What's the real definition of "esquire"? | FerrariChat

What's the real definition of "esquire"?

Discussion in 'Other Off Topic Forum' started by jonesn, Mar 4, 2004.

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  1. jonesn

    jonesn Formula Junior

    Nov 2, 2003
    Full Name:
    Evan "Trouble" Jones
    I'm sure people have different ideas of what it means to them, but where did the word come from? How is it bestowed upon one?
  2. darth550

    darth550 Six Time F1 World Champ
    Lifetime Rossa

    Jul 14, 2003
    In front of you
    Full Name:
    Definitions of Esquire

    What is Esquire? Is it a academic degree like a doctorate of law? Is it a rank like a General in the Army? Is it gender determinator like Ms. or Mr.? Then what is it? Then lets see what it means academically, historically and socially:..........



  3. sjmst

    sjmst F1 Veteran
    Lifetime Rossa

    Jul 31, 2003
    Long Island, NY
    Full Name:
    \Es*quire"\, n. [OF. escuyer, escuier, properly, a
    shield-bearer, F. ['e]cuyer shield-bearer, armor-bearer,
    squire of a knight, esquire, equerry, rider, horseman, LL.
    scutarius shield-bearer, fr. L. scutum shield, akin to Gr. ?
    skin, hide, from a root meaning to cover; prob. akin to E.
    hide to cover. See {Hide} to cover, and cf. {Equerry},
    Originally, a shield-bearer or armor-bearer, an attendant on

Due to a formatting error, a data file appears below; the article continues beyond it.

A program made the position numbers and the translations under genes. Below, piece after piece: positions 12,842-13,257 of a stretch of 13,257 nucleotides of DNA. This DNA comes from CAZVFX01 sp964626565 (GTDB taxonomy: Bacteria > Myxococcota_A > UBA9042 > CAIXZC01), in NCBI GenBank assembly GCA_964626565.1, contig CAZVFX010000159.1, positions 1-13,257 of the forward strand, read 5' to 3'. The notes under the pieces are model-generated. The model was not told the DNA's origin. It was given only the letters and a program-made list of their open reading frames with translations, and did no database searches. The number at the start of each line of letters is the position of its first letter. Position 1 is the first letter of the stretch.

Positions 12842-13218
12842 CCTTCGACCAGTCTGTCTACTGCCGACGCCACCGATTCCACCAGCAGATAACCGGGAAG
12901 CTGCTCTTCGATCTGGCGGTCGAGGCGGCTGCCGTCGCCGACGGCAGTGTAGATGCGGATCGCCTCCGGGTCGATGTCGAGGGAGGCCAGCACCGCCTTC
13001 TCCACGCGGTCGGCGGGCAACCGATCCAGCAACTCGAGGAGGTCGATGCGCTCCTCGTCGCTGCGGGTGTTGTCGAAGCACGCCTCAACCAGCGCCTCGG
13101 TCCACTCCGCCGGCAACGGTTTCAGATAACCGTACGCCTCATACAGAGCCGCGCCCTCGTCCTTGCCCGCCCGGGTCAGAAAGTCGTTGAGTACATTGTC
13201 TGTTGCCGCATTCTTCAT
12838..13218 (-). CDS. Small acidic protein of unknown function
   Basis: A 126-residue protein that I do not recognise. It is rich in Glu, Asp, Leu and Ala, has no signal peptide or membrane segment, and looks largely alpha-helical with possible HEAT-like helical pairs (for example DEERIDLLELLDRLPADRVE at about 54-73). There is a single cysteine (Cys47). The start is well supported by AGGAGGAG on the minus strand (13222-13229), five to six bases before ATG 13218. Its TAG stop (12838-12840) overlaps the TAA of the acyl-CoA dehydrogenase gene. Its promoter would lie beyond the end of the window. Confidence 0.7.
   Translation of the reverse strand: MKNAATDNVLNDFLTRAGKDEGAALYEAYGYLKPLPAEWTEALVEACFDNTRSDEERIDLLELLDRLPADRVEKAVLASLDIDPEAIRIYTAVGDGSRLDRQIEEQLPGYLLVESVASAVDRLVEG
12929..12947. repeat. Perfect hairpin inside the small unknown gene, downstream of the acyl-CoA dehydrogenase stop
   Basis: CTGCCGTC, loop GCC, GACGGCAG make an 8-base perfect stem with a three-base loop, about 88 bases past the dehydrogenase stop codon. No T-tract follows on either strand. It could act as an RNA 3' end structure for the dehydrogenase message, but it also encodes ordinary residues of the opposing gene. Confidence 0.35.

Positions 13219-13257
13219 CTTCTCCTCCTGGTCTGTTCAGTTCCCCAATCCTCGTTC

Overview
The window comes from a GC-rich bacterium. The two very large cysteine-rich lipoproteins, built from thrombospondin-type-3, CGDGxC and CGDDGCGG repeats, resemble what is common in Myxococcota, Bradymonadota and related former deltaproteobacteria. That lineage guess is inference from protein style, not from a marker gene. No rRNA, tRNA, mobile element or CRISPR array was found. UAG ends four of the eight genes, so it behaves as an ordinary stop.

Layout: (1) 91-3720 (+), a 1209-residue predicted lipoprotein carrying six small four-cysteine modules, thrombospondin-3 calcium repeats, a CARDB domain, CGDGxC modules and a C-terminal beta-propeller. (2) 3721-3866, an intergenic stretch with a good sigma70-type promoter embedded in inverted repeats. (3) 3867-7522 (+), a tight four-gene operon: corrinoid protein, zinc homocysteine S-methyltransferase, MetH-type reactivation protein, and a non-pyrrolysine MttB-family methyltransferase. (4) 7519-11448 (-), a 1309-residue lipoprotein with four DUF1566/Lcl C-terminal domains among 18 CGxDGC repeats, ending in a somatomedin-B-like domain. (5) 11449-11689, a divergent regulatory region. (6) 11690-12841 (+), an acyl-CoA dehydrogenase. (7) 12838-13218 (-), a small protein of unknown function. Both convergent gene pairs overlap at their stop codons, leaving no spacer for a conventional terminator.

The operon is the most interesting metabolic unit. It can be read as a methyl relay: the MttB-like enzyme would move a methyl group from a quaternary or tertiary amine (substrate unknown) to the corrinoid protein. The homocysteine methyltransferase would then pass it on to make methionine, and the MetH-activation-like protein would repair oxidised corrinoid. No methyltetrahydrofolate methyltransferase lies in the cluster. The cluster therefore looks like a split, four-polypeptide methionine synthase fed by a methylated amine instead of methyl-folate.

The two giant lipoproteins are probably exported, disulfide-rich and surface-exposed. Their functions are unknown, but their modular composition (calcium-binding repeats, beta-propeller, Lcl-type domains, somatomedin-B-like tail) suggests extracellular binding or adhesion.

a knight; in modern times, a title of dignity next in degree
    below knight and above gentleman; also, a title of office and
    courtesy; -- often shortened to squire.

    Note: In England, the title of esquire belongs by right of
    birth to the eldest sons of knights and their eldest
    sons in perpetual succession; to the eldest sons of
    younger sons of peers and their eldest sons in
    perpetual succession. It is also given to sheriffs, to
    justices of the peace while in commission, to those who
    bear special office in the royal household, to
    counselors at law, bachelors of divinity, law, or
    physic, and to others. In the United States the title
    is commonly given in courtesy to lawyers and justices
    of the peace, and is often used in the superscription
    of letters instead of Mr.

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